But as hot as the opening half was Phish came out for set two and promptly dropped a musical statement that is among their best of the year – no bones about it. Boasting a non-stop flow and jams aplenty, the band blazed a fiery trail of music that never relented. Blindsiding everyone with “Crosseyed and Painless,” Phish came out with a multi-tiered exploration of the Talking Head’s cover. Cranking through a fiery initial expedition, Trey once again took front and center with his warp-speed soloing as the band crushed a liner, yet scorching jaunt through Crosseyed’s melodic themes. When the band pulled back into the lyrics, however, they weren’t close to done. Oozing into a space-aged ambient experiment, Trey painted eerie singular notes over a drone landscape, pushing the piece far into avant-garde abstraction. Thinking this segment would develop into the next song, Phish instead refrained “Still Waiting” once again and proceeded to move into a third section of jamming. Growing into a mid-tempo groove with a slick melodic tone, it seemed like the band wasn’t stopping. But the jam came to an natural end as they resolved the section fairly quickly to a massive ovation.
“Dirt” provided an introspective moment before Phish leapt into a mid-set “Fluffhead.” But unlike the many modern-era versions that break up flow of the second set, this one worked perfectly as the band crushed a nearly note-perfect rendition of their collegiate composition. Building a full head of steam through the five-part piece, Phish exploded at “The Arrival,” imploding the Coliseum with a colossal peak. But when “Fluff” came to a close, the best sequence of the show was ready to unfold.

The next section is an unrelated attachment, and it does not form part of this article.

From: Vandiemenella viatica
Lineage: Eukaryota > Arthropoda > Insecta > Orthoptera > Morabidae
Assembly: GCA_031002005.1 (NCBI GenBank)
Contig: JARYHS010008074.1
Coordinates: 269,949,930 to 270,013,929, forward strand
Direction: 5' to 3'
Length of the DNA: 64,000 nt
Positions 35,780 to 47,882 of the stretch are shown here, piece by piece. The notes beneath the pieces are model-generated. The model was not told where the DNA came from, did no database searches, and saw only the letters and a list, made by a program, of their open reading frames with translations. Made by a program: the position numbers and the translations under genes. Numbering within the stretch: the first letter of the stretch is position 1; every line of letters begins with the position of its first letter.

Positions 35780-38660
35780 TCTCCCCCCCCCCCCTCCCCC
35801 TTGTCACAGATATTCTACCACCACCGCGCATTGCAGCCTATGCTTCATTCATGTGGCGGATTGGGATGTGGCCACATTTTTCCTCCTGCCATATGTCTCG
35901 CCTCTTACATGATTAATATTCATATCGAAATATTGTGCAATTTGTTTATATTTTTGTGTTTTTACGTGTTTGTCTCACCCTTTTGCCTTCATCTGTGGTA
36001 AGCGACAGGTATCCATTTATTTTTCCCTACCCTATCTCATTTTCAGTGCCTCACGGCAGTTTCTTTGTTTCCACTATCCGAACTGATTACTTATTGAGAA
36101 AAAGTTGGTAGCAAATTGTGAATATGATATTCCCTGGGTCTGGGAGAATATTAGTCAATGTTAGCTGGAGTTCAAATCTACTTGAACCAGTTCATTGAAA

Dropping immediately into the ambient built of “2001,” Phish wasted little time getting to business in a scorching version that is rivaled only by (but, in my opinion, smokes) Camden’s Michael Jackson-laced escapade for tops of the era. Whereas the band has generally played generic versions all over 2009 and 2010, this one contained additional octane, activity and interplay that set it far apart. Torching the building with a relentless mid-set dance session, Trey teased the opening lick of the first theme multiple times during the furious funk before taking the song to into its intial peak. And after surfing a rhythmic tsunami to its subsequent one, the band slipped into the my personal highlight of the night – a ginormous second set “Tweezer.”